How Do Smells Get Into My Condo?

The obvious route for smells that carry from one condo to another is through open doors and windows. This can be a particular problem for neighbors when a person on one floor is using their extractor fan when cooking and the person on a floor above has their window open.

But what if you do not have your window or doors open?

In this case, the most likely culprit is a gap or gaps around pipes as they enter or exit your walls or gaps around the door. This is especially likely if the condo units have recirculating air extractor fans in the kitchen and not fans that carry the air outside.

What About The Quality Of The Air?

If you are living in a building built before 1945 you are likely to have better quality air than in more modern buildings.

The reason for this is simple.

Prewar buildings almost always have windows that can be opened to allow fresh air into your condo. Assuming of course that your building is in an area that has fresh air outside!

Postwar buildings, on the other hand, are a different story. The majority of these condo properties have sealed windows and as such, there is limited opportunity for getting fresh air directly into a specific home.

As a result, the air in a taller postwar condo building can become stagnant due to the build-up of environmental contaminants such as carbon dioxide, nitrogen dioxide, sulfur dioxide, carbon monoxide, formaldehyde, ozone, smells, and humidity as well as lead, mold spores and microbial growth, dust, and other chemicals in building, cleaning, and personal care products.

Sick Building Syndrome

In extreme cases, this slow, gradual build-up of stagnant and polluted air can lead to sick building syndrome. The EPA describes Sick Building Syndrome as “situations in which building occupants experience acute health and comfort effects that appear to be linked to time spent in a building, but no specific illness or cause can be identified.”

In an attempt to minimize 

the American Society of Heating, Refrigerating and Air-Conditioning Engineers (ASHRAE) recently revised its ventilation standard to say that building fans must move a minimum of 15 cubic feet per minute (cfm) of outdoor air per person into a building and up to 60 cfm per person may be required in spaces such as smoking lounges.

What Can I Do To Improve Air Quality In My Condo?

In order to ensure the best possible quality of the air in your condo you can do several things:

  • If you have windows and/or doors that open to the outside, use them to allow fresh air into your condo.
  • For condos with an HVAC system that has a filter inside the unit, ensure that you change filters frequently, or if it is the responsibility of the HOA make sure that this is done at the correct frequency.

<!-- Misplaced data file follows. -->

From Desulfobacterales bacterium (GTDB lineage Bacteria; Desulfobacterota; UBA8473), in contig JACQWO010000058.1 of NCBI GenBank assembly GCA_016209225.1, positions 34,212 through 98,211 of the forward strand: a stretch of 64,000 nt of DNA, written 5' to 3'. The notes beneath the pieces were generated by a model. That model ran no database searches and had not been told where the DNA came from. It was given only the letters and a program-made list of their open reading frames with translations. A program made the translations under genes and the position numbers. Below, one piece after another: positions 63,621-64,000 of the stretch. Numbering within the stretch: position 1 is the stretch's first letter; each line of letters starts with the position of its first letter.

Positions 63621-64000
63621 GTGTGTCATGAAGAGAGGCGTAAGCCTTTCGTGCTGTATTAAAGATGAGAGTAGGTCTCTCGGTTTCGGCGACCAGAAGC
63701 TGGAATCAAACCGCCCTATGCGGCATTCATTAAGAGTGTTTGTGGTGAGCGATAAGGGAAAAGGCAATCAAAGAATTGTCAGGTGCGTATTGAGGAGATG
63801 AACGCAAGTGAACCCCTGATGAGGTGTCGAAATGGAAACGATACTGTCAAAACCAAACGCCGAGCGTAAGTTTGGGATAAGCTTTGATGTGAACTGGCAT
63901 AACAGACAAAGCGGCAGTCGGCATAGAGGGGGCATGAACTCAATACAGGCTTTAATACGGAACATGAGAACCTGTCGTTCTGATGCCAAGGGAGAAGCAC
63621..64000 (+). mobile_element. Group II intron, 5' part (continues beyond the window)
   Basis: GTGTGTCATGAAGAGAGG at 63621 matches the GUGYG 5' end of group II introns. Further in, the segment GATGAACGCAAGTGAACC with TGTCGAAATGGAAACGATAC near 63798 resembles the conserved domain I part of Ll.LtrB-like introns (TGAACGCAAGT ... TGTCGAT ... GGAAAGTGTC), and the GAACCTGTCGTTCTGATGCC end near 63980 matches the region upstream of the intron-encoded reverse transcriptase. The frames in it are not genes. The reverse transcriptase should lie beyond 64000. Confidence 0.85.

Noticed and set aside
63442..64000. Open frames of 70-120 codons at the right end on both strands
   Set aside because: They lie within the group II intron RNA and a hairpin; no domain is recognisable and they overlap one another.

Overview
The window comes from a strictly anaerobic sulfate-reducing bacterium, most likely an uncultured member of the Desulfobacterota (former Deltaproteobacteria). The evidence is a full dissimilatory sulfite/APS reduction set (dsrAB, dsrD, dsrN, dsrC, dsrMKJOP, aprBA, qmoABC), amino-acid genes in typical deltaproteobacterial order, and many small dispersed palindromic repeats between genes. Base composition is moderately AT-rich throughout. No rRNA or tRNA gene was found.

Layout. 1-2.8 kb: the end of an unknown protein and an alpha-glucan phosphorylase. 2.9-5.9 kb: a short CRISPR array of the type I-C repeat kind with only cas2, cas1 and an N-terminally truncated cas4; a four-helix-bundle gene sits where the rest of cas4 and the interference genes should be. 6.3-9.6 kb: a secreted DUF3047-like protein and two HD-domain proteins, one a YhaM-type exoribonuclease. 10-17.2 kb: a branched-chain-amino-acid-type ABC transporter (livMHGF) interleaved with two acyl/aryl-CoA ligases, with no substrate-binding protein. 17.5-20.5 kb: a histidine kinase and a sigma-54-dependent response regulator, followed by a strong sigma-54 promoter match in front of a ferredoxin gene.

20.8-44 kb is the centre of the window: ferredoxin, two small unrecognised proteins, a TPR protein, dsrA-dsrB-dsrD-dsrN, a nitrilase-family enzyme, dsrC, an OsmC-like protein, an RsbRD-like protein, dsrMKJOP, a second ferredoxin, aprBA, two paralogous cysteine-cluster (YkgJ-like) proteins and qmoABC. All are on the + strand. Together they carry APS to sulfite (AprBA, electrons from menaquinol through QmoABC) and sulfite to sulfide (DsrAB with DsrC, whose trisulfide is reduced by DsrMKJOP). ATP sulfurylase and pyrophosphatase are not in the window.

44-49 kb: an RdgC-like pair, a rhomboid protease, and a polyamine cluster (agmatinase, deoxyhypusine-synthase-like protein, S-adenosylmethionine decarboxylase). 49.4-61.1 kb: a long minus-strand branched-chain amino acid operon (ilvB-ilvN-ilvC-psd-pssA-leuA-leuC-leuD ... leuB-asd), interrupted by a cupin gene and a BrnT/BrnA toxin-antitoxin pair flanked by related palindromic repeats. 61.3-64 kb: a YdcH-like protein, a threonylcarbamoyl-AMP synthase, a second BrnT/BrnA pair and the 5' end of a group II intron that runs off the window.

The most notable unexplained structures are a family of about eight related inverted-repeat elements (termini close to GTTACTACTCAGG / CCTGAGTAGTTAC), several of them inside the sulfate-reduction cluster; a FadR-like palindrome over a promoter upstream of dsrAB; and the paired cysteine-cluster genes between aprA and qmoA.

• Purchase a stand-alone air filter, preferably with a HEPA filter, to clean the air within your condo.
  • Minimize your use of chemicals in your home.
  • Use your above stove or kitchen extractor fan every time you cook in order to minimize the contaminates from cooking and cleaning products.
  • Always use the fan in your bathroom to remove moisture from the air as well as contaminants from cleaners and personal care products. This will also help to minimize the possibility of mold and microbial growth.
  • Contact your HOA and ask for an air quality assessment of the building and canvas other residents to ensure any recommendations are acted upon.

Final Thoughts

While you are unlikely to share ventilation directly with your condo neighbors you will all, to some degree, be sharing the same air. If you are worried about the quality of the air in your condo you can take measures to improve the quality of air both in your own unit and in the rest of the building.

About The Author

Geoff Southworth is the creator of, the site that helps new homeowners, investors, and homeowners-to-be successfully navigate the complex world of property ownership. Geoff is a real estate investor of 8 years has had experience as a manager of a debt-free, private real estate equity fund, as well as a Registered Nurse in Emergency Trauma and Cardiac Cath Lab Care. As a result, he has developed a unique “people first, business second” approach to real estate.

Check out the Full Author Biography here.


This article has been reviewed by our editorial board and has been approved for publication in accordance with our editorial policy.


Geoff Southworth is the creator of, the site that helps new homeowners, investors, and homeowners-to-be successfully navigate the complex world of property ownership. Geoff is a real estate investor of 8 years has had experience as a manager of a debt-free, private real estate equity fund, as well as a Registered Nurse in Emergency Trauma and Cardiac Cath Lab Care. As a result, he has developed a unique “people first, business second” approach to real estate.